Bullies in your Mailbox

hank_4

I sat in my apartment wondering what the dumbest face I’ve ever made was. My phone rings.

“What’s up Hank?”

“AH!”

“Hank?”

“I need you, help!”

“Where are you?”

“Home.”

“On my way.”

He doesn’t live far. Five minute drive. He opens his door in a sweaty panic.

“They took my car,” he says.

“Who?”

“The insurance people.”

“Why did they take your car?”

“I didn’t pay them.”

I sigh. “Alright. Well, first let’s get to the lot. The longer it’s there the more you’ll pay.”

Hank puts a jacket on over his bare chest and closes his door behind us. We drive.

“You know, like, when you’re in school and bullies come to you and tell you to give them your lunch money?”

I turn down the music.

“Yeah.”

“Well,” Hank fidgets with the window controls. “It’s like that. Except that the bullies are far away and they are just sending letters.”

I light a cigarette and crack the window.

“So you didn’t pay them? That’s not how bills work Hank.”

Hank sighs. “I know. I’m useless. You know, I grew up too privileged.”

We sit at a red light.

“When I was younger my Dad was a doctor. But, then he cheated on my mom and so my mom died. Then he lost his practice, started getting stoned all the time and moved in with a Rastafarian man named Bo. So, then, I had nothing, and no clue what to do.”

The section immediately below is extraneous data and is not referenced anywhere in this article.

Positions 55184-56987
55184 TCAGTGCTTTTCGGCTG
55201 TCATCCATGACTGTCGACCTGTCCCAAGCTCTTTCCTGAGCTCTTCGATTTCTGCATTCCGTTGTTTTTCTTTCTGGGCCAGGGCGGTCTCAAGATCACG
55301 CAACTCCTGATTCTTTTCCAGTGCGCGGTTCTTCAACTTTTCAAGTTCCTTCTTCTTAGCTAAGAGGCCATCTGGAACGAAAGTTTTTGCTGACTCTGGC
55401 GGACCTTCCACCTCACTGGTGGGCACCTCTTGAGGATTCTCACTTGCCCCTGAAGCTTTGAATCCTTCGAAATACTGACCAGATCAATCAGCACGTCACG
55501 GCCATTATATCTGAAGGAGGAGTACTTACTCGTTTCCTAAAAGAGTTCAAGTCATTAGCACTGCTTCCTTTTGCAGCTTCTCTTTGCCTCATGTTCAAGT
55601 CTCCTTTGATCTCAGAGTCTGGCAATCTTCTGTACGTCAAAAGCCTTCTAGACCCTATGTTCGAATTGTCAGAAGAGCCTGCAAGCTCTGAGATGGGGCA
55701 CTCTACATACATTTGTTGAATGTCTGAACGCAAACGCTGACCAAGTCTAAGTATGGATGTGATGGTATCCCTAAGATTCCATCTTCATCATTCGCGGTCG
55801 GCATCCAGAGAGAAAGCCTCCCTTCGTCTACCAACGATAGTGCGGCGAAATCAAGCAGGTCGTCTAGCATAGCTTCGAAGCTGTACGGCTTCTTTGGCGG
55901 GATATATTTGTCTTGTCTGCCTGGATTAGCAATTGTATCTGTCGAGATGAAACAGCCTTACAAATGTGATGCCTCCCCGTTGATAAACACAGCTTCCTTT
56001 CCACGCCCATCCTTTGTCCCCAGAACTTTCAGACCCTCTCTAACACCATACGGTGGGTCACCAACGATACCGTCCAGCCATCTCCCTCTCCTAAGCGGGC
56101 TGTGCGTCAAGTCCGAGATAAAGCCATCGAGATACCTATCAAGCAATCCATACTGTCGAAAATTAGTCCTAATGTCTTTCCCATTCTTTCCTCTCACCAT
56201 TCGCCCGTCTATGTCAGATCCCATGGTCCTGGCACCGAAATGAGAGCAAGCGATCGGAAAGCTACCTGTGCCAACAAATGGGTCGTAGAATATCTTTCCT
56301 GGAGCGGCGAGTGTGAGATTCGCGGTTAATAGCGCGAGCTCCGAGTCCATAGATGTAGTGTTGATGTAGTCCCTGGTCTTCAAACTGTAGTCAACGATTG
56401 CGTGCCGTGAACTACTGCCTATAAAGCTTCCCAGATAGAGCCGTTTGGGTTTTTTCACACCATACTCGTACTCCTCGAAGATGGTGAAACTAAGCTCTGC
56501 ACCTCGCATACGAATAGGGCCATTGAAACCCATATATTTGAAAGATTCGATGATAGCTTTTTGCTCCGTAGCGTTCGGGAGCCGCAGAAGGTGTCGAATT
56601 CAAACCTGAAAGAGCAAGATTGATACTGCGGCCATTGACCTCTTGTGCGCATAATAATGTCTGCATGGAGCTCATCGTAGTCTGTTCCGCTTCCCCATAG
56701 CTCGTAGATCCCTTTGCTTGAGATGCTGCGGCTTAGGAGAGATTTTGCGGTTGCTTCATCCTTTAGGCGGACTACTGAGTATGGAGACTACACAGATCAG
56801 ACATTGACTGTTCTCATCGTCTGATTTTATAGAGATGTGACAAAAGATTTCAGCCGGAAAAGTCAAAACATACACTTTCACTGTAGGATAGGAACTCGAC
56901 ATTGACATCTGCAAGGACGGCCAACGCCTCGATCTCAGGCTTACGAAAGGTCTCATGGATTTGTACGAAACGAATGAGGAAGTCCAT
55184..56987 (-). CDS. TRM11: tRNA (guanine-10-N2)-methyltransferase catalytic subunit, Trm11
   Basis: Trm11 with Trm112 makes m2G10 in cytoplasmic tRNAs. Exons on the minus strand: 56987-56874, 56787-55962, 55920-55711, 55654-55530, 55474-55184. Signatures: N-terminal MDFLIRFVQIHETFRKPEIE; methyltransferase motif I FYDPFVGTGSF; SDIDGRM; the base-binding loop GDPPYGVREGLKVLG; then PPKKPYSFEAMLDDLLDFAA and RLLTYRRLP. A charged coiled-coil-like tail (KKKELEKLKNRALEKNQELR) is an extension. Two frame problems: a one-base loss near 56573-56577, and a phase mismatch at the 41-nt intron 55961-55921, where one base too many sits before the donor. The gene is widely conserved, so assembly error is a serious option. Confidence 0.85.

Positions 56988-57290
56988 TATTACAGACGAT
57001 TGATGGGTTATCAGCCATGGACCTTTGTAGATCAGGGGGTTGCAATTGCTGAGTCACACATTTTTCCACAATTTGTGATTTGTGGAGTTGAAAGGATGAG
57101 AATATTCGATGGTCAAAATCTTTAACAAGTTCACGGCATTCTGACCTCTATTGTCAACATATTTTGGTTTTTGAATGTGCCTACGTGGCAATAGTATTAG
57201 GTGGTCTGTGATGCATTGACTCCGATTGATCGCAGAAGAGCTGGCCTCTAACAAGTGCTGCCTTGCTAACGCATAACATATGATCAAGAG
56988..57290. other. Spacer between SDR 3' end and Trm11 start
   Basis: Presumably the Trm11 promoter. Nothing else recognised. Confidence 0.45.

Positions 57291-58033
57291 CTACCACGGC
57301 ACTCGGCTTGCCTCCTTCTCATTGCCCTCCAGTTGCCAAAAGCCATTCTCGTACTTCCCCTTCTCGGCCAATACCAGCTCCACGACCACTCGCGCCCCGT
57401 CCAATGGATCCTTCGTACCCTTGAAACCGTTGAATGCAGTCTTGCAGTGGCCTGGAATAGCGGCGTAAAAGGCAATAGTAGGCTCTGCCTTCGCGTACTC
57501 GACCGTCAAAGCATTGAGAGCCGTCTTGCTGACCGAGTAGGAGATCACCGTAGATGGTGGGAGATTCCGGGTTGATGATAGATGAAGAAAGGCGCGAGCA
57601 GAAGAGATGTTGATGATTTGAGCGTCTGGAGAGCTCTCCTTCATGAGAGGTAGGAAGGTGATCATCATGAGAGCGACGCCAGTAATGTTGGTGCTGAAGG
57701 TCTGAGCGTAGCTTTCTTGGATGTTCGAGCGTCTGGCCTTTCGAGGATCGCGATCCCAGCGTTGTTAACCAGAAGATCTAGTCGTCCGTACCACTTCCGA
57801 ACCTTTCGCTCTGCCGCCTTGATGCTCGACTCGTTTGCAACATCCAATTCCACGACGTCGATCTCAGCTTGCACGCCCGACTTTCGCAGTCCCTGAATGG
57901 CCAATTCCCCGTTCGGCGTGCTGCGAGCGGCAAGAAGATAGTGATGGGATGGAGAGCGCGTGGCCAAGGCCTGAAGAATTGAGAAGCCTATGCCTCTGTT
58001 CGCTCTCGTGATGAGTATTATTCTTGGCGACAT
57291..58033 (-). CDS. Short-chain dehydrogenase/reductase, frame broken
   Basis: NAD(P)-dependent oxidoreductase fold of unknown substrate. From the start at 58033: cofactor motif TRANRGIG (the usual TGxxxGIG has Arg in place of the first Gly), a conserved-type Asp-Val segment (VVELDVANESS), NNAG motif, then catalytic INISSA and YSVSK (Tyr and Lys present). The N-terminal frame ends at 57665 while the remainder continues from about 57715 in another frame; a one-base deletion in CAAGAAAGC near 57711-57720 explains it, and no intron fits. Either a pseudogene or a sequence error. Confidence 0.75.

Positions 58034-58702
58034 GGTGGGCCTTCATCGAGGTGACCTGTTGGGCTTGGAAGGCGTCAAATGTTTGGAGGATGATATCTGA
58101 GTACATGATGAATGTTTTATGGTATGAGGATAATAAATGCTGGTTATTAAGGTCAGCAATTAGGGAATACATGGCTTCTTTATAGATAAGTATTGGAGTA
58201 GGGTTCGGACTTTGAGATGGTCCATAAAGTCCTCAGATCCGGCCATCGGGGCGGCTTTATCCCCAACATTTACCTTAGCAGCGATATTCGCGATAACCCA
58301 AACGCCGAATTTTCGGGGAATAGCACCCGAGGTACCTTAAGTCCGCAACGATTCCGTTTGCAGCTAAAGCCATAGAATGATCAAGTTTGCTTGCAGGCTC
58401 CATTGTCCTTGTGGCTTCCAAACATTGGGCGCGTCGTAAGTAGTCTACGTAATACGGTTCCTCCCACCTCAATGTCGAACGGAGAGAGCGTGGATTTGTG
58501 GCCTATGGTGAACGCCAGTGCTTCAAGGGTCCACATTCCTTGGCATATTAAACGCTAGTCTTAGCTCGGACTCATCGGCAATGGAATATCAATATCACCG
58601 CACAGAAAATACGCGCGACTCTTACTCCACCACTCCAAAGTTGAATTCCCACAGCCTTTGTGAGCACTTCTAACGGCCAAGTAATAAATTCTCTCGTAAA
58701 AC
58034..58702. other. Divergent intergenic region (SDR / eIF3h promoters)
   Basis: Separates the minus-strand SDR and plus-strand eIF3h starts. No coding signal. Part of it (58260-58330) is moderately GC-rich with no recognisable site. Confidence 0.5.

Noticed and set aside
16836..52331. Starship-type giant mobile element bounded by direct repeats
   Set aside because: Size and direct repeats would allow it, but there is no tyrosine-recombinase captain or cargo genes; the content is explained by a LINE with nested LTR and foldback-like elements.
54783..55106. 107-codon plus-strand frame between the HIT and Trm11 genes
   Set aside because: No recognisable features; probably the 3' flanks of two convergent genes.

He rolls the window all the way and sticks an arm out into the cool air.

“It’s alright Hank, we’ll figure it out.”

He nods. We get to the tow company. I look up some car insurance agencies and get them on the phone. Hank scrambles around in his brain for the information they need. Eventually, he is insured.

Before going in, I stop him.

“Hank, you have to pay now.”

“I know.”

“Every month.”

“I know.”

“They’ll take it again.”

He nods.

“Alright man, I’m gonna go,” I tell him.

“Thanks, I wouldn’t have been able to figure that out alone.”

He turns and starts walking.

“And Hank!” I call after him.

He turns, “yeah?”

“Remember, it’s just how life works, they aren’t bullies.”

He frowns. “Yes, they are.”

I pause a moment.

“Well, yes, they are. But they are bullies you have to pay.”

Hank shrugs.

“Some things never change,” he says before walking into the office.

*For more conversations with Hank, click here.

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